A Vietnamese immigrant is facing deportation after punching a high-ranking Vietnamese official visiting Washington late last month.
Tuan Phuoc Le, 34, of Atlanta, punched in the face Nguyen Quoc Huy, vice chairman of the Prime Minister’s Office for the Socialist Republic of Vietnam, during a protest at the Willard InterContinental Hotel on June 21, according to a criminal complaint filed in U.S. District Court in the District.
Mr. Le said Mr. Huy “was a communist” and “he killed my U.S. Marine father in Vietnam,” court records show.
Ernestine Fobbs, spokeswoman for U.S. Immigration and Customs Enforcement (ICE), said legal immigrants can face deportation if they commit a serious crime.
“When you become a permanent resident, you swear you will adhere to regulations here in the U.S. and … that you will be a lawful permanent resident,” Miss Fobbs said. “If they commit a crime, since they’re not U.S. citizens, they are subject to removal from the United States.”
Most immigrants who become permanent residents are eligible for that status on the basis of a close relationship to a U.S. citizen, job skills needed by a U.S. employer or humanitarian concerns.
Mr. Le likely would be oppressed and imprisoned if he were sent back to the communist country, human rights advocates say.
“Dissidents are harassed, isolated and in some cases imprisoned,” said Minky Worden, media director for Human Rights Watch. “Critics of any kind don’t really fare very well in Vietnam.”
Mr. Le was a member of a group called My Voice, My Country that protested Vietnamese Prime Minister Phan Van Khai’s visit to Washington last month, court records show. The group staged a large demonstration, replete with waving flags and blaring bullhorns.
Mr. Le spotted Mr. Huy, a member of the prime minister’s delegation, in the rear of the hotel and punched him in the face, knocking him to the ground, the criminal complaint states.
Mr. Le is charged with assaulting and injuring a foreign official, a violation of Title 18 of the U.S. Code that carries a maximum penalty of three years in prison. He is scheduled to appear in U.S. District Court July 29.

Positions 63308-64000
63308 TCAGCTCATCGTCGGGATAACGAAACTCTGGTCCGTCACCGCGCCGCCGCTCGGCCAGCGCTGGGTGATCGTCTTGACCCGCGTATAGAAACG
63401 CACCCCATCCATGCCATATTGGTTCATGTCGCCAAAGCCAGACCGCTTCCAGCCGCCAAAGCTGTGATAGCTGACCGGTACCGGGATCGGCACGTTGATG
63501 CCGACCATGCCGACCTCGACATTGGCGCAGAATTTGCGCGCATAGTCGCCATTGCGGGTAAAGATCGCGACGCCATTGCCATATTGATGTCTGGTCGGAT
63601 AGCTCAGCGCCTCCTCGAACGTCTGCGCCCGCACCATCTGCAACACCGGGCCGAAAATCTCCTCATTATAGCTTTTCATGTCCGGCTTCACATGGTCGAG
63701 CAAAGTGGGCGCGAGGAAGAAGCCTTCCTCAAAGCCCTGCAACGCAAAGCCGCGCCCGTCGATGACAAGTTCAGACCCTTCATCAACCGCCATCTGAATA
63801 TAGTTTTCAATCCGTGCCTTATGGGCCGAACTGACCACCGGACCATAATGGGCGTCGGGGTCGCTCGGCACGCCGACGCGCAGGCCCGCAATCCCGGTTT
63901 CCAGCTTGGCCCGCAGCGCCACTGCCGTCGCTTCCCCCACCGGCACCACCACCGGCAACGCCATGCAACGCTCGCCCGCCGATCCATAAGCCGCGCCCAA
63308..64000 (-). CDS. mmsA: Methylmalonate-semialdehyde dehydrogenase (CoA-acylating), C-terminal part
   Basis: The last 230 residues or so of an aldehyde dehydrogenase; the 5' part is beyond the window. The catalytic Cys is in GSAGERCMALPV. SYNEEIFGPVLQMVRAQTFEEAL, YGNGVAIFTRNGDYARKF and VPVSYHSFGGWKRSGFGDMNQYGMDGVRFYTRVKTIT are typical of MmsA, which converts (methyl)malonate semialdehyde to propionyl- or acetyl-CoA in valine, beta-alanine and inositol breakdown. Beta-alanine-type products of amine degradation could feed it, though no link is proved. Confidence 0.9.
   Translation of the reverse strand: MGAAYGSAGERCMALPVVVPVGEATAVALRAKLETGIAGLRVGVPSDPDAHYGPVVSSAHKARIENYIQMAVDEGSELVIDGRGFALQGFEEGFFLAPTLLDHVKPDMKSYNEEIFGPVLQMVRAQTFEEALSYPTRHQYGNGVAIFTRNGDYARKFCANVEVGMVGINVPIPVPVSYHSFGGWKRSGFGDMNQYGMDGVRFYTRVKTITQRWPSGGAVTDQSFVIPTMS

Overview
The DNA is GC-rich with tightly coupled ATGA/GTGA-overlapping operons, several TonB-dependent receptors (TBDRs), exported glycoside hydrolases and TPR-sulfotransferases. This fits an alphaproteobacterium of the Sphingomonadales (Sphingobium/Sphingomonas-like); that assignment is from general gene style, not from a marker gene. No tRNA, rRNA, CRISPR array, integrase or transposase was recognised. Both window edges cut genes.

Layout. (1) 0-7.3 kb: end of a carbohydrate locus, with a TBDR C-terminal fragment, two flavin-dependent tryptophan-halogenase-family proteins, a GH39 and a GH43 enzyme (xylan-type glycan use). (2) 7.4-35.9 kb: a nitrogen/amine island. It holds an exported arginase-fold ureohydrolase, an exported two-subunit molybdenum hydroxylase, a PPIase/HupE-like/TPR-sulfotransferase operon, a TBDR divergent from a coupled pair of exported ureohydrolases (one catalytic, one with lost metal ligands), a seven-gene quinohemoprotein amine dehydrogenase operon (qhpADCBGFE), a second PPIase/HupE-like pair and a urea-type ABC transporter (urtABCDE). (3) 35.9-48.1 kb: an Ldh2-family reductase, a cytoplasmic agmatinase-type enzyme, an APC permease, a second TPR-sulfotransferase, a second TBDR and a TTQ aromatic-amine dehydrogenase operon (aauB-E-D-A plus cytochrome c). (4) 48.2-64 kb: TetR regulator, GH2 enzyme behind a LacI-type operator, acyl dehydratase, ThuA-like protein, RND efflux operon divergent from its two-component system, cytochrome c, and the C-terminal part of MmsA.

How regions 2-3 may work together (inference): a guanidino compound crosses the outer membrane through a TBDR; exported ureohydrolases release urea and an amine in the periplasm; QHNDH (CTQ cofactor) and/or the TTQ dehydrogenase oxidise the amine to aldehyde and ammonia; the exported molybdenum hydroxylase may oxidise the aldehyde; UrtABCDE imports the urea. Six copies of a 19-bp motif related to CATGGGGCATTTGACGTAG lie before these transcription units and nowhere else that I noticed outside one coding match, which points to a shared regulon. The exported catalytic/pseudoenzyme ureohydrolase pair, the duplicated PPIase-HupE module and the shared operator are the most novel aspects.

His attorney, federal public defender David Bos, would not comment on the case but described it as a “very compelling story.”
Deporting someone to Vietnam can be difficult because the communist nation does not have an immigration agreement with the United States, Miss Fobbs said. In fiscal 2004, ICE deported 18 Vietnamese nationals, 14 of whom were criminals.
Mr. Le’s case has attracted widespread attention via Web sites such as www.tin360.com and www.nam360.com.
Duc Tran, a Vietnamese immigrant in Philadelphia, has followed the case. Mr. Le’s story has made him a hero to many American-Asians who suffered under Vietnam’s communist rule, he said.
“He broke the ice of fear for the first time,” Mr. Tran told The Washington Times. “I want to see how the courts are going to interpret his act. In Vietnam we cannot protest, but here we can protest.”
The Web site www.nam360.com carries comments from around the world in support of Mr. Le and Jerry Kiley, a Vietnam veteran facing simple assault charges after throwing red wine in Mr. Khai’s direction at a banquet June 21.
The Web site — founded by Mr. Kiley, other veterans and members of the Vietnamese community — has raised about $25,000 in legal fees for the two men, Mr. Tran said.
Mr. Kiley told The Times that he shared a holding cell with Mr. Le after their arrests. Mr. Le did not at first fully understand that he might be sent back to Vietnam until Mr. Kiley explained it to him.
“If they ship him back to Vietnam, just do him a favor and shoot him here, because they’ll torture him and murder him over there,” he said.